Elizabeth Responds

By Willa Wick in Arts & Music, Community, People

It’s not every day that someone gets a letter from the Queen.
Marlyn Bramhill of Palmerston had a thought, acted on it, and was rewarded with a memento that will become a treasured family heirloom.
Back in June while watching all the royalty programs during the Queen’s Jubilee, Bramhill was reminded of her mother and how many of that era almost worshiped the regal ones.
In the 1940s and ‘50s Marlyn’s mother would sit by the hour doing needlework or sewing. During the war years she shortened all the trousers for Harding’s Men’s Wear store in Harriston and later for Anderson’s.
The woman was always working at something and left behind a treasure trove of embroidered and cut-work table cloths, napkins, pillowcases, towels, and anything else that could be ‘fancied’.
Marlyn Bramhill had a compound thought, “mother’s embroidery plus royalty”, and phoned her brother Gerald Loos of Harriston to ask if he thought it would be okay to send something of their mother’s handiwork to the Queen.
Like Bramhill, Loos was happy to have exposure to the heirloom linens and agreed that she should go ahead.
From the selection was chosen a set of pillowcases with crocheted edges and layered pink roses. They were packaged in a padded envelope and forwarded to the Queen with an explanatory note.
The letter began simply “Dear Queen Elizabeth”.
Fortunately Bramhill does not have a computer, for if so she may have succumbed to internet advice which states protocol is to address letters to Her Majesty, Her Grace, Royal Highness or some other such formality.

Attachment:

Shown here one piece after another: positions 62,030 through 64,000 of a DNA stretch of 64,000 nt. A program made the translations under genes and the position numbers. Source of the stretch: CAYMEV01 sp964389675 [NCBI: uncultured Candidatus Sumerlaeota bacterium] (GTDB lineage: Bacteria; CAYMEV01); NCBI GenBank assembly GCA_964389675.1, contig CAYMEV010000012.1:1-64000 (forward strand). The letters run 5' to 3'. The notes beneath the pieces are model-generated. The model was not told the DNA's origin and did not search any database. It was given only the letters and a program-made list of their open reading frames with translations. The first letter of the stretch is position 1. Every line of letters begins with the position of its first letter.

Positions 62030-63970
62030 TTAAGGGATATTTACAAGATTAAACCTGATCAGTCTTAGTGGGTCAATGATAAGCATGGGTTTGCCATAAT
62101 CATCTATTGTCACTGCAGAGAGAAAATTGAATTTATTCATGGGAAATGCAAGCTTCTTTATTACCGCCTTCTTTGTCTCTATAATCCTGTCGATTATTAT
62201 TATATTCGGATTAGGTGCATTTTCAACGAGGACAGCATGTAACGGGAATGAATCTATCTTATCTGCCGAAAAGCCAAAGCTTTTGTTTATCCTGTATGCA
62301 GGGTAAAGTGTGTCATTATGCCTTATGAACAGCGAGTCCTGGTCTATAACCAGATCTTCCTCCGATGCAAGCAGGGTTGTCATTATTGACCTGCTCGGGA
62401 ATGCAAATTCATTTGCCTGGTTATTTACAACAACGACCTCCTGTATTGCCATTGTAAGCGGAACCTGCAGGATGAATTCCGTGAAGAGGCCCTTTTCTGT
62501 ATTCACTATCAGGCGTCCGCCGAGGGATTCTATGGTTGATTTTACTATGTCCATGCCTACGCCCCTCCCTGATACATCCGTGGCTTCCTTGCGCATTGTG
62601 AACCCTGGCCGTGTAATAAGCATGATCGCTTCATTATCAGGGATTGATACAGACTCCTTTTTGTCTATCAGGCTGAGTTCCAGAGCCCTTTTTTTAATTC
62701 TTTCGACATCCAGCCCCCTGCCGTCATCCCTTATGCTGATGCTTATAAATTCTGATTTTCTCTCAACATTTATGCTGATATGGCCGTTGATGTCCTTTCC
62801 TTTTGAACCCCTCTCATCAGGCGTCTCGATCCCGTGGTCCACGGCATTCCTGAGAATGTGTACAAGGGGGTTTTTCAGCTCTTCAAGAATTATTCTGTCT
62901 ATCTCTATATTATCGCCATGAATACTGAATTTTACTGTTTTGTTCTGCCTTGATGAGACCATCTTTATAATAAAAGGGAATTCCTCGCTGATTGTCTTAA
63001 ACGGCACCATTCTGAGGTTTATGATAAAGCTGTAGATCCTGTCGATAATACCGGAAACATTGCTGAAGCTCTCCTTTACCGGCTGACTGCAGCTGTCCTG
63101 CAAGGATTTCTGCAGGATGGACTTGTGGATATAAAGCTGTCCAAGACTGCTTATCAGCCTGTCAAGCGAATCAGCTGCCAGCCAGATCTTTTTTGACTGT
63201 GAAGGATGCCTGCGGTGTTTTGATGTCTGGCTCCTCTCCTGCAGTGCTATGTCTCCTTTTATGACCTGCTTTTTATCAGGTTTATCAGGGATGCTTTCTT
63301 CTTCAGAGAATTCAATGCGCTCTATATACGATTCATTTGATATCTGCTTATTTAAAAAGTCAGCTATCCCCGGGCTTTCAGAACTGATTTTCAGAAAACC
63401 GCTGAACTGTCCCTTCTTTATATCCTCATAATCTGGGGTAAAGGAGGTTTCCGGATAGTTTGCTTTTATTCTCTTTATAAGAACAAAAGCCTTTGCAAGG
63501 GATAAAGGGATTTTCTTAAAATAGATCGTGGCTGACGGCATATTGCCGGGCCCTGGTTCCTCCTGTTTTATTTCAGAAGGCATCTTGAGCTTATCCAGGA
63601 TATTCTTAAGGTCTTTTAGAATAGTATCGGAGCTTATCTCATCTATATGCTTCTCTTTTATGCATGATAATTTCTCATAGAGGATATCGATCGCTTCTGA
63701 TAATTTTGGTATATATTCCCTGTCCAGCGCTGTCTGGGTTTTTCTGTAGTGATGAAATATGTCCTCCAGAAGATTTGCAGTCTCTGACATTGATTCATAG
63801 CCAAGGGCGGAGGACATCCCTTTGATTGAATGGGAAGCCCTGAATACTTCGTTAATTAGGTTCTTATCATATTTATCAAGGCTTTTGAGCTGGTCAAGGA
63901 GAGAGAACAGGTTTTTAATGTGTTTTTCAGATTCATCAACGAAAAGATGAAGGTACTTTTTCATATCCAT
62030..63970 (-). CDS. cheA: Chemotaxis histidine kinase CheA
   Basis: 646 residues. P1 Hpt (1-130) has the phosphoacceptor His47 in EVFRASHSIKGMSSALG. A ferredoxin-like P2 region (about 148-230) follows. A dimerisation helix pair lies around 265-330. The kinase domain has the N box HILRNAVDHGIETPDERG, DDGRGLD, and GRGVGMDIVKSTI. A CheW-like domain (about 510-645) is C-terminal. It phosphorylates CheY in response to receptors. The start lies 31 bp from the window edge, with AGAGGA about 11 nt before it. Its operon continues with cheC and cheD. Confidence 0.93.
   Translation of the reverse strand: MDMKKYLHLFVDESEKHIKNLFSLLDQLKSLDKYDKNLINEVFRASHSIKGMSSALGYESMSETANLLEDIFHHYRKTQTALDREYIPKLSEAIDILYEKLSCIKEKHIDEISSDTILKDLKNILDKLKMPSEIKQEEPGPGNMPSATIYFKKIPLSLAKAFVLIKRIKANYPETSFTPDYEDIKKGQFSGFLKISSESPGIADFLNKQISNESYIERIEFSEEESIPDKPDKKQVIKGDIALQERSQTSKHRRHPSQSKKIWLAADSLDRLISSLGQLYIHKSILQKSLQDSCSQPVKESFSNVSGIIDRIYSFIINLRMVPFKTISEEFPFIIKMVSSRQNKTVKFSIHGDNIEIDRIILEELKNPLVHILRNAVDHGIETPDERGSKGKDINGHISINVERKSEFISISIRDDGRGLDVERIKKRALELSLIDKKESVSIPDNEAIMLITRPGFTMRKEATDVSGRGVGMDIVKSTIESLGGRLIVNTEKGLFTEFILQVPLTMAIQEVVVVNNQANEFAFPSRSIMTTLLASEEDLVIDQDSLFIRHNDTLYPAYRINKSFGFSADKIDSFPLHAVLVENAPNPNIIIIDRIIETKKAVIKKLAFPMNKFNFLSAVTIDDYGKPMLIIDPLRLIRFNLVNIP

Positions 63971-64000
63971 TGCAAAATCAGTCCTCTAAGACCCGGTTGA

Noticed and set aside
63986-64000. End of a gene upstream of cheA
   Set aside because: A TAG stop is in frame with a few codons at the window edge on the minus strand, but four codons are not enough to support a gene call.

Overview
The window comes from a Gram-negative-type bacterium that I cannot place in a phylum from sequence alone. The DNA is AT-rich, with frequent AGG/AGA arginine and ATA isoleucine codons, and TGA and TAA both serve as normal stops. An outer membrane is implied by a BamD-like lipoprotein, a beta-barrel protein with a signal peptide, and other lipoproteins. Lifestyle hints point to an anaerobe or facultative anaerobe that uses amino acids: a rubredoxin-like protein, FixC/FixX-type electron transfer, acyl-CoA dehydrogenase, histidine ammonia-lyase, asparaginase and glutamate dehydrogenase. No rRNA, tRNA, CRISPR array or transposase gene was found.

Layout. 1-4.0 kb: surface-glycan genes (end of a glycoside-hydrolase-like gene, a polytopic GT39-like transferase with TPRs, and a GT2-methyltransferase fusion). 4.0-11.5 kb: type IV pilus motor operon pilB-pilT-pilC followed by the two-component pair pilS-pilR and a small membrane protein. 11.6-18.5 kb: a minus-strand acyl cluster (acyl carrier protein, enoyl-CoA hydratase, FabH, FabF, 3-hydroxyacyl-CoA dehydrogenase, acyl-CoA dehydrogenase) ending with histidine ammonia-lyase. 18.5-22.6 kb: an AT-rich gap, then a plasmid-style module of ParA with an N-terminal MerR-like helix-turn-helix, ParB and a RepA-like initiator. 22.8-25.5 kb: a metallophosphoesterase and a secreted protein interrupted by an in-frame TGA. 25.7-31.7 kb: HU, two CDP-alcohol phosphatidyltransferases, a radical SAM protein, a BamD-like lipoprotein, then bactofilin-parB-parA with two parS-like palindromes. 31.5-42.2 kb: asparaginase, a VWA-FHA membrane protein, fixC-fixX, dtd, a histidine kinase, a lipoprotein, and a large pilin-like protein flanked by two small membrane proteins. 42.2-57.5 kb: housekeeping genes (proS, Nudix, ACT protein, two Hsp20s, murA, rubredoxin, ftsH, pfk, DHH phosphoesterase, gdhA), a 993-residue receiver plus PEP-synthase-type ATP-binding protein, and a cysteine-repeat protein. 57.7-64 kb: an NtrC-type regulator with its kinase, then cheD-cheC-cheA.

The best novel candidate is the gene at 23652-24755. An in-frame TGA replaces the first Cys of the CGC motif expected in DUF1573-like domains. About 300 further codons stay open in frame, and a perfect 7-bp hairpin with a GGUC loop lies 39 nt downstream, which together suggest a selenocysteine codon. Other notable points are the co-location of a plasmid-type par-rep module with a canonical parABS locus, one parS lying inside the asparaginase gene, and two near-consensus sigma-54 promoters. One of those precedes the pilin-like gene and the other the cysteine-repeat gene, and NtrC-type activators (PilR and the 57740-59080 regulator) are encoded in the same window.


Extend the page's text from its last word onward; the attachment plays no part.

The package was mailed to the only address she knew: Queen Elizabeth, Buckingham Palace, London, England.
In her letter Marlyn explained how her mother came to have so much lovely handiwork and since she had been an admirer of the queen she would be thrilled if she knew a sample of her work was now in the queen’s possession. Bramhill just felt she wanted to share their mother’s work.
Within six weeks she received a plain envelope bearing only the ER crest. Inside however, was a short thank-you note plus a more formal tri-fold used for Jubilee official acknowledgements.
The letter thanked Mrs. Bramhill for sharing the memories of her mother, and for the pillowcases which have given her so much pleasure.


Marlyn Bramhill holding a pillowcase similar to those forwarded to the queen.

Marlyn Bramhill holding a pillowcase similar to those forwarded to the queen.